What is vaginismus?
Vaginismus is the involuntary contraction of the vaginal muscles, making penetration very painful and often impossible. It can interfere with a person’s ability to have penetrative sex and can even happen anytime anything comes near the vaginal entrance, including tampons and fingers.
It can lead to feelings of hopelessness, as it is not a voluntary condition. There is a global impression that everyone is having sex, so it is also a very isolating condition. Symptoms include pain that usually goes away with withdrawal but not always. This can lead to a loss of sexual desire. In order to diagnose it, the symptoms must be experienced without anatomical or physical abnormalities, and the person must have a desire for penetration.
I’ve never heard of it!
Vaginismus doesn’t get as much attention as erectile dysfunction, and historically this condition has often been dismissed, or people get poor advice. People are often told just to calm down, have a glass of wine, or that nothing is wrong with them since a physical abnormality doesn’t accompany this condition. This type of advice deters women from seeking treatment.
Interestingly, part of the reason erectile dysfunction gets more media attention is due to the pharmaceutical push for ED medications. Vaginismus or other female sexual dysfunctions don’t get the same attention, nor do they have the same pharmaceutical treatments. The lack of public visibility also deters women from seeking treatment, as they assume that painful sex is normal or that they have a shameful condition with no possible solution.
This condition is common, but it’s hard to say exactly how prevalent it is because so few women seek treatment. It’s reported that 5-17% of people who go to sexual dysfunction clinics are diagnosed with vaginismus (Harish et al., 2011). However, it is so difficult to know the actual prevalence because so many women never seek treatment.
Primary vs Secondary Vaginismus
Some people experience symptoms of vaginismus their whole life, usually appearing in adolescence when they are first trying to put in a tampon or exploring their sexuality. This is called primary vaginismus. Risk factors for this include:
- Chronic pain
- Negative emotional reaction toward sexual stimulus
- Strict conservative moral education.
However, there is no known cause for vaginismus, and these are only mildly associated with the condition in research.
Others can have penetrative sex their whole life without issues, but a traumatic event can lead to pain, which can trigger vaginismus. This is called secondary vaginismus. Events can include:
- Hormonal changes, such as can happen in menopause, pregnancy and childbirth
- Sexual assault
- Yeast infections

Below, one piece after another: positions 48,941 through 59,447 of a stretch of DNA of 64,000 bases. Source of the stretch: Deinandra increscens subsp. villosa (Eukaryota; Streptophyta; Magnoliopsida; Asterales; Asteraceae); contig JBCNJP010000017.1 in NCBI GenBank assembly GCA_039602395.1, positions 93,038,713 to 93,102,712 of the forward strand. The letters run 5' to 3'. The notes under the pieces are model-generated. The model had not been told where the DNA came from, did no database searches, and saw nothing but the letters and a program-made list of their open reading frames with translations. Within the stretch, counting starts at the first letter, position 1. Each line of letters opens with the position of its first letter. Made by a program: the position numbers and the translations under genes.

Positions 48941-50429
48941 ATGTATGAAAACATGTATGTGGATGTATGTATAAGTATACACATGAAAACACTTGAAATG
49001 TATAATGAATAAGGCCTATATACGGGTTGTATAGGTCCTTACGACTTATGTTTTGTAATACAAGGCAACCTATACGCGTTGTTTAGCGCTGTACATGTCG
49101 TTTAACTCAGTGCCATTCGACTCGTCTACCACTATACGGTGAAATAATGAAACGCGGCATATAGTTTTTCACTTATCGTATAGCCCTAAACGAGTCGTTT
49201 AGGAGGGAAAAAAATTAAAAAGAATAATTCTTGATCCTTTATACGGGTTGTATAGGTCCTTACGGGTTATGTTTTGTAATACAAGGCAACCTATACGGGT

These events are not causes of vaginismus, but experiencing them can put you at a slightly higher risk of developing it.
Vaginismus is treated most effectively in a two-pronged approach. First, psychotherapy can help ease anxiety and feelings of shame and mentally prepare you to work on vaginismus using behavioral therapy. Next occupational therapy or physical therapy can help you introduce penetration gradually, usually starting with non-penetrative kegels to help you regain control of your vaginal muscles, building up to penetration with fingers, and finally increasing the size of the penetrating object with dilators.
Using these two treatment methods at the same time leads to positive outcomes in most patients, so there is hope if you are experiencing symptoms of vaginismus! Don’t be afraid to seek medical attention, as there is a lot of evidence that it is very effective in easing symptoms of vaginismus and can give you back your sexual autonomy.
In a Relationship
It’s essential that you talk with your partner about vaginismus, your symptoms, and how they make you feel. A therapist can help mediate those conversations, especially if you are having a hard time broaching this topic with your partner. Vaginismus can negatively affect your relationship, but with communication, creativity, and patience, these challenges can be overcome.
In a relationship, it may be important to explore other types of sex and intimacy that don’t involve penetration. These can include:
- Participating in oral sex or using interesting add-ons and toys.
- Touch and massage – of all parts of the body can provide a real sense of connection. In fact, not having the pressure to perform (need for penetration) can lead to a relaxed exploration of your and your partner’s entire body – which is very erotic.
Being single is a great time to work on vaginismus alone if you want to! Exploring things such as your turn-ons, external stimulation, and where you are at with your sexuality without the pressure for penetration from a partner can be liberating.
When you are dating, disclosing this early on as something you are working on can help you discern if this new person is the right partner. After all, if they decide that they don’t want to work on vaginismus or its symptoms with you, you may have dodged a bullet.
Remember, vaginismus or any other sexual dysfunction doesn’t make you unlovable. If you are looking for support with this condition and don’t know where to start, Insight’s sex therapists are here to help. Simply book an appointment with one of them on our website to start your healing journey!
Harish, T., Muliyala, K., & Murthy, P. (2011). Successful management of vaginismus: An eclectic approach. Indian journal of psychiatry, 53(2), 154–155. https://doi.org/10.4103/0019-5545.82548